HELENA — Gov. Steve Bullock issued a directive on Wednesday requiring face coverings in certain indoor spaces and for certain organized outdoor activities in counties currently experiencing four or more active cases of COVID-19 to slow the spread of the virus in Montana.
To read the full directive, click here.
Bullock issued the directive to require businesses, government offices and other indoor spaces open to the public to ensure that employees, contractors, volunteers, customers, and other members of the public wear a face mask that covers their mouth and nose while remaining inside these spaces. The directive also requires face coverings at organized outdoor activities of 50 or more people, where social distancing is not possible or is not observed.
The directive is in line with the Centers for Disease Control and Prevention’s recommendation that people wear cloth face coverings in public and when around people outside one’s household. Additionally, the CDC released a study this week [cdc.gov] concluding that “mandating the use of face coverings” in a salon in Missouri likely mitigated the spread of COVID-19 and recommended consideration of broader policies requiring face coverings. In the last month, Montana’s active cases of COVID-19 have risen from 55 to more than 1,000.
The directive does not require face coverings in counties with three or fewer active cases or for children under 5, though face coverings are strongly encouraged in both cases. Other exceptions include children under 2, while eating or drinking at businesses that sell food or drinks, during activities that make face coverings unsafe (like strenuous physical exercise or swimming), while giving speeches or performances in front of a socially distanced audience, while receiving medical care or for people with a preexisting condition that would make wearing a face covering unsafe.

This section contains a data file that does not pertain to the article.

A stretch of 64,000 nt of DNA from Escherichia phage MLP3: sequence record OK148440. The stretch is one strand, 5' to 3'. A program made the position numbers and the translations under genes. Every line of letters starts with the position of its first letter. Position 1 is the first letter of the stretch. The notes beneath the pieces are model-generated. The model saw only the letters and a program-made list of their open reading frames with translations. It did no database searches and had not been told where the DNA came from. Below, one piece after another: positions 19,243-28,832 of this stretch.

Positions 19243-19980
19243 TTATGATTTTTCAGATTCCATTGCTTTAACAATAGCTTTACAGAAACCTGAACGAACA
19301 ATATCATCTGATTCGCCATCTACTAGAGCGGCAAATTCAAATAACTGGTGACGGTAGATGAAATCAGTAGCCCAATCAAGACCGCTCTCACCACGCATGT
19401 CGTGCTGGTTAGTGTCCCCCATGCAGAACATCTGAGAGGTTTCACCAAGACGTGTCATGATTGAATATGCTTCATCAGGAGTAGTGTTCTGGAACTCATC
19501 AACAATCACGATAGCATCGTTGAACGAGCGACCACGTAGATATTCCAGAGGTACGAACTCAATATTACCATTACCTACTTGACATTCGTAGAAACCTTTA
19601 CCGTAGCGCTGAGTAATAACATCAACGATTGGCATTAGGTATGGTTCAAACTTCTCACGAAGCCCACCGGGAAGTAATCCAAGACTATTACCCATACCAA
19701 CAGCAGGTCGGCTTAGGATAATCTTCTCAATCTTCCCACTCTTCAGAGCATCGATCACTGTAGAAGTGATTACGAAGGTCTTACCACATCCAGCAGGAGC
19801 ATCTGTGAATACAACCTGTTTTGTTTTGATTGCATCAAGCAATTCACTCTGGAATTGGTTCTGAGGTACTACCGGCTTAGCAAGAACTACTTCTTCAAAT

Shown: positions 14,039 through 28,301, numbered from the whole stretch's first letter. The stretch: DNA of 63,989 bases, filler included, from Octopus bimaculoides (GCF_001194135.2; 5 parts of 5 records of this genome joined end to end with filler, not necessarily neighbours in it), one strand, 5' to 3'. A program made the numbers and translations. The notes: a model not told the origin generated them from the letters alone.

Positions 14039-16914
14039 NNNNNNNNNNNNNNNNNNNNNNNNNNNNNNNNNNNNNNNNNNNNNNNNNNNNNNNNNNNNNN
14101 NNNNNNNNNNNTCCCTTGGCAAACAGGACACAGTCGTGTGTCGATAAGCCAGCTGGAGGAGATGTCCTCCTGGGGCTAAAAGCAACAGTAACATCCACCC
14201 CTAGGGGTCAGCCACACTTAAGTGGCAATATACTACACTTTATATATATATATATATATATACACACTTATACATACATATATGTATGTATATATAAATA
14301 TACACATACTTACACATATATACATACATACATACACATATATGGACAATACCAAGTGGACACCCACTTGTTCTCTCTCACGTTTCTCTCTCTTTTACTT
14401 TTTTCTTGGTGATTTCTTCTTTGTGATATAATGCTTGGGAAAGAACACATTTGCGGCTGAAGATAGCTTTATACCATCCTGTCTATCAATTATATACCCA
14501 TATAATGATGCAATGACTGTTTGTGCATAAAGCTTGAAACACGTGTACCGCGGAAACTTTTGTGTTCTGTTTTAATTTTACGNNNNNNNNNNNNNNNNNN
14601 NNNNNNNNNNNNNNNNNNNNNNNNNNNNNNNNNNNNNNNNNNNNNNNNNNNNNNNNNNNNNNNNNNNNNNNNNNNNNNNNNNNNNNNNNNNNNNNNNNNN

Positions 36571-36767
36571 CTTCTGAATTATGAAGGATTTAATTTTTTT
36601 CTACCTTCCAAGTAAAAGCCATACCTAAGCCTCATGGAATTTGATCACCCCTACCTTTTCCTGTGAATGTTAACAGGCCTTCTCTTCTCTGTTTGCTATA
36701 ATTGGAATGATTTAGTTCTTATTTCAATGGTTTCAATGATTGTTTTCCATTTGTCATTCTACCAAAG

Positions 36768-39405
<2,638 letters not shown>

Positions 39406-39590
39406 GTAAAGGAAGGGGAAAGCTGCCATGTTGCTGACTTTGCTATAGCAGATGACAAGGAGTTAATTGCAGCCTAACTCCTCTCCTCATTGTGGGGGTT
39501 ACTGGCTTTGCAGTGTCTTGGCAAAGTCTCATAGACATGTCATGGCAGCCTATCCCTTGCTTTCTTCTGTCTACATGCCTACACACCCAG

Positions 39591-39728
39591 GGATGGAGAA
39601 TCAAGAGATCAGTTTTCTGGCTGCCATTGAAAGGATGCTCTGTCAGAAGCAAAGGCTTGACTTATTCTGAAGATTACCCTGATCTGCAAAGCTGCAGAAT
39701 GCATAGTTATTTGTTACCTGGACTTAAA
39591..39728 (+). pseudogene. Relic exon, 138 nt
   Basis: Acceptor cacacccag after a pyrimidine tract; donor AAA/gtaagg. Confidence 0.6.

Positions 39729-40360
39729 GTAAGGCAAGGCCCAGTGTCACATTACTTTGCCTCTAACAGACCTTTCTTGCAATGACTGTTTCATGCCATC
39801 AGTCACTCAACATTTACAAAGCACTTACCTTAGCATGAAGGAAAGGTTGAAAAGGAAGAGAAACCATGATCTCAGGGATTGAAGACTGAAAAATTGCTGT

Under the directive, businesses, government offices and other publicly operating spaces will provide face coverings for employees and volunteers, and post signs stating that face coverings are required for people 5 and older.
Businesses, other indoor spaces open to the public and sponsors of organized outdoor activities may also deny entry, refuse service or ask any person to leave if they refuse to wear a face covering. If necessary, they may rely on peace officers to enforce the state’s trespassing laws if a person refuses to wear a face covering and refuses to leave the premises.
Local public health agencies and law enforcement should focus their enforcement of this directive on education, providing warnings and education about the risk of transmission, while reserving the imposition of penalties, trespass enforcement, and other formal enforcement mechanisms for only the most egregious, repeat violations that put the public at risk.
The directive goes into effect immediately and expires at the end of the declared statewide state of emergency.